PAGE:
Posts Tagged ‘Marvel Knights Animation’


I know, I know — yesterday I said I was done with “motion comics,” cold turkey. It was over. Finished. No looking back. I’d had my fill and generally walked away feeling pretty let down by most of them.

So what do I do? I sit down last night and watch Shout! Factory’s 2011 Marvel Knights Animation release (again, DVD-only as far as I’m aware) Thor & Loki : Blood Brothers, adapted from writer Robert Rodi and artist Esad Ribic’s highly-popular late-’90s four-part Loki miniseries (it was re-titled upon release in both collected form and on DVD in order to cash in on the hype then surrounding the pre-release of Kenneth Branagh’s highly-anticipated, big-budget Thor movie). My expectations weren’t high, having been worn down by a steady diet of lackluster stuff over the past few nights, culminating in the really rather atrocious Spider-Woman, Agent Of S.W.O.R.D. But hey, my wife was at work, there was nothing on TV, I was feeling too lazy to read, and the unique occult combination of all these factors led me to give in and give this thing a go.

And boy, am I glad I did, because Thor & Loki : Blood Brothers is everything you could ask for in a “motion comic” and then some.


First off, the story’s simple, yet highly effective and tremendously involving : Loki, lord of mischief and misrule, gets his wish and finally takes over the mystical kingdom of Asgard. He defeats his brother, Thor, and lays waste to all that his mightier and more famous sibling holds dear. He holds the iron fist of power over all those who previously shunned him. and settles scores with both his families, natural and adoptive. He’s in charge. He’s The Man. Things are definitely looking good for the guy in the golden horned helmet.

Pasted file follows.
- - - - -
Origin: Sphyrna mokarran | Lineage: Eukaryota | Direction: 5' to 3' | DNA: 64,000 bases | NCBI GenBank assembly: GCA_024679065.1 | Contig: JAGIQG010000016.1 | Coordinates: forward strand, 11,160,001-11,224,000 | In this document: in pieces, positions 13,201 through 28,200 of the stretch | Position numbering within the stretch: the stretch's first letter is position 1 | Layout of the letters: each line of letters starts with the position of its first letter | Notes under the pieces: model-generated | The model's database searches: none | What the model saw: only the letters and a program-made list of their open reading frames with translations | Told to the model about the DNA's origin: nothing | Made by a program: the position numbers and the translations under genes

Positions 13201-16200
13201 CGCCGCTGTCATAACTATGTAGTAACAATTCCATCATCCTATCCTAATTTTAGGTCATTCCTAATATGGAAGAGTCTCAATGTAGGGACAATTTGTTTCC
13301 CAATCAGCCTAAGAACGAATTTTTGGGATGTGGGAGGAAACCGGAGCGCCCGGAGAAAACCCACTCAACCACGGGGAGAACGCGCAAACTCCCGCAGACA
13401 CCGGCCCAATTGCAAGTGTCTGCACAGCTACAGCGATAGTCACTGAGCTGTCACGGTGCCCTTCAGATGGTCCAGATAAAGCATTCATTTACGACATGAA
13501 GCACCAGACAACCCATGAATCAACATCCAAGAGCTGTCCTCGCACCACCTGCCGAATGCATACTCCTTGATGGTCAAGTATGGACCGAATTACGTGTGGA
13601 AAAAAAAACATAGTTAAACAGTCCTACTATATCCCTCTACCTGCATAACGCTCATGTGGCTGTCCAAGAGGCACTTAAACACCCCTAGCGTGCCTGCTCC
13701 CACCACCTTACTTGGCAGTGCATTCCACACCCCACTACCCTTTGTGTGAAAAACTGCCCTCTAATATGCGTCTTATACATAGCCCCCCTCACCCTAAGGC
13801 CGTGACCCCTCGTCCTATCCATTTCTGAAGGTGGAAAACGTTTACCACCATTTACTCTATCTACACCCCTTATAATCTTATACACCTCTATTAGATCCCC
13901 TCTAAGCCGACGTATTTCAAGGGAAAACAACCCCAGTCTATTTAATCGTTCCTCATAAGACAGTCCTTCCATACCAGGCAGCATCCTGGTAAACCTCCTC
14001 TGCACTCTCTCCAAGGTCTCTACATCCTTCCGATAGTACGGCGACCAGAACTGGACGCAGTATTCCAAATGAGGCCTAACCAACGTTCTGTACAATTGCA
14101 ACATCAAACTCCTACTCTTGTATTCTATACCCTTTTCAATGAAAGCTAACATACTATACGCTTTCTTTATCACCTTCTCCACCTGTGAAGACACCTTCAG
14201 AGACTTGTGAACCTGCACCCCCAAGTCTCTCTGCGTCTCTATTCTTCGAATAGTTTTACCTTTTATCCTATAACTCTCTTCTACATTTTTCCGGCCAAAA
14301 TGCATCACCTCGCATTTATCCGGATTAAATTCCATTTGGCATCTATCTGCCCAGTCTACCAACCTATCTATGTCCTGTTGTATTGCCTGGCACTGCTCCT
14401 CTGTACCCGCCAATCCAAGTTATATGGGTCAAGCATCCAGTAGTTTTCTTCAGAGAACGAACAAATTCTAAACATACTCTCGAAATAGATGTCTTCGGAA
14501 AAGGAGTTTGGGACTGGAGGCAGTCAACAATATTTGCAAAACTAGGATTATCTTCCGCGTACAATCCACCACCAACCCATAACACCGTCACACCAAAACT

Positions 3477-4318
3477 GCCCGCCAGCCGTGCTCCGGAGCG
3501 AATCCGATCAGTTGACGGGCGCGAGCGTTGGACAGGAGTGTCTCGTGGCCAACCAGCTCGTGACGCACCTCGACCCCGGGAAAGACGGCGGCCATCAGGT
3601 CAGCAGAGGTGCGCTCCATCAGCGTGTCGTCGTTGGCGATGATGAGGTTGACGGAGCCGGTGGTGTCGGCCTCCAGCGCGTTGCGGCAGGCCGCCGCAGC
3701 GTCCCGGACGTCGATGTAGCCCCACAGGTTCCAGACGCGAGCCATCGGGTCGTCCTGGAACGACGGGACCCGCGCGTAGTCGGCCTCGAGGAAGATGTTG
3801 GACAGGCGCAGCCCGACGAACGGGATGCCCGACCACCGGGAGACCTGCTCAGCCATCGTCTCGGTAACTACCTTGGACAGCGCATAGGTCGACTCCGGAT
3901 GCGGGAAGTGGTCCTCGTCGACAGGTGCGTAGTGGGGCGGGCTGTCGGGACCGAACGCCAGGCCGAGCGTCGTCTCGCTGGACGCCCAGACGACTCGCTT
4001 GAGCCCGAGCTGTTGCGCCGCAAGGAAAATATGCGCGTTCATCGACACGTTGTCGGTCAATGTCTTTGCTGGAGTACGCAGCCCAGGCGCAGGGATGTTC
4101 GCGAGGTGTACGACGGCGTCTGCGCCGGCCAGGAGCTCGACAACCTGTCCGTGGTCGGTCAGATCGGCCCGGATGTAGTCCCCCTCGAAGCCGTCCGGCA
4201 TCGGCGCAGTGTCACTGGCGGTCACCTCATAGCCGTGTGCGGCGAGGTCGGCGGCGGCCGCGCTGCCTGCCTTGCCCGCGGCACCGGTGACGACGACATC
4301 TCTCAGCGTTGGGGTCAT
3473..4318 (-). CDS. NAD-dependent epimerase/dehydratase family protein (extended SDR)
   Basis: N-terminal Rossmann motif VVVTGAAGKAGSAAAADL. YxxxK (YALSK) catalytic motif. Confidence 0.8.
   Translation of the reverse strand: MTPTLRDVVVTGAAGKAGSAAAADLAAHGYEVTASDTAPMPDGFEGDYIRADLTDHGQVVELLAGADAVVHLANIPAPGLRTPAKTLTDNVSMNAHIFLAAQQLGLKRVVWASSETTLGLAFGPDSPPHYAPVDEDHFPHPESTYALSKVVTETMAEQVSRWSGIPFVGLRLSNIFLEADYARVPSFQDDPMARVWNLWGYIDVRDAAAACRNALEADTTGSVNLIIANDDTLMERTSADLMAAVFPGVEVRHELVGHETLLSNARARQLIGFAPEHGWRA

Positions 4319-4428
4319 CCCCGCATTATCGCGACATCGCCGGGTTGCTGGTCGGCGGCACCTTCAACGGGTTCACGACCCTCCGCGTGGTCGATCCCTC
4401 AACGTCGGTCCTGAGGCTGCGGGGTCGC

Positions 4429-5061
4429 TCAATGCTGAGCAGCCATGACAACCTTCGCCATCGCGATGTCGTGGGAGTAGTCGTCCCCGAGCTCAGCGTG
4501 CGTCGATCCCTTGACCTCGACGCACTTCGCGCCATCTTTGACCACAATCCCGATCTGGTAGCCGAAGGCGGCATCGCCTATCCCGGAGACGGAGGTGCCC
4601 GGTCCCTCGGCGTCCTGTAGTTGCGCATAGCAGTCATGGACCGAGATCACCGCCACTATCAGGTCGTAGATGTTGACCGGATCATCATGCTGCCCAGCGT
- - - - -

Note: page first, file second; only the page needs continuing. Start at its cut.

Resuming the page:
And yet — he’s vaguely dissatisfied. He can’t bring himself to just be rid of Thor once and for all and finds that he still needs the love/hate relationship they’ve fostered over the centuries to serve as his primary motivating force in life. Hell, one even gets the sense that he’s done all this conquering and what have you just to impress the more legendary and heroic member of his family. And that love and acceptance he’s longed for his whole life? It still ain’t comin’. Thor still feels nothing but a strange mix of pity and anger toward this black sheep of his family.

And it’s in that emotional complexity — that exploration of why these two disparate figures fear and despise, but also love and even need each other, that Thor & Loki : Blood Brothers shines as a piece of psychologically compelling modern comics storytelling. This is a tale of ageless gods with powers beyond comprehension that somehow all of us mere mortals can still relate to. My heartiest congratulations, Mr. Rodi, on a job very well done.


But hey, “motion comics” are still comics (at least of a sort), right? So all that high-fallutin’ story stuff doesn’t matter a whit (well, okay, it still matters, but not as much) if the art sucks. Fortunately, Esad Ribic’s highly-stylized, exquisitely-detailed renderings are flat-out awesome, and Shout! Factory does a superb job breathing life into them via the use of complex, highly-intricate 3-D computer animation techniques that do more than just provide “motion,” they also breathe additional life and depth (both genuine and metaphorical) into the art and draw the reader into the physically and emotionally cold world of Loki’s Asgard by dint of their expressive power and sheer ingenuity. In other words, this is one awesomely cool film to look at.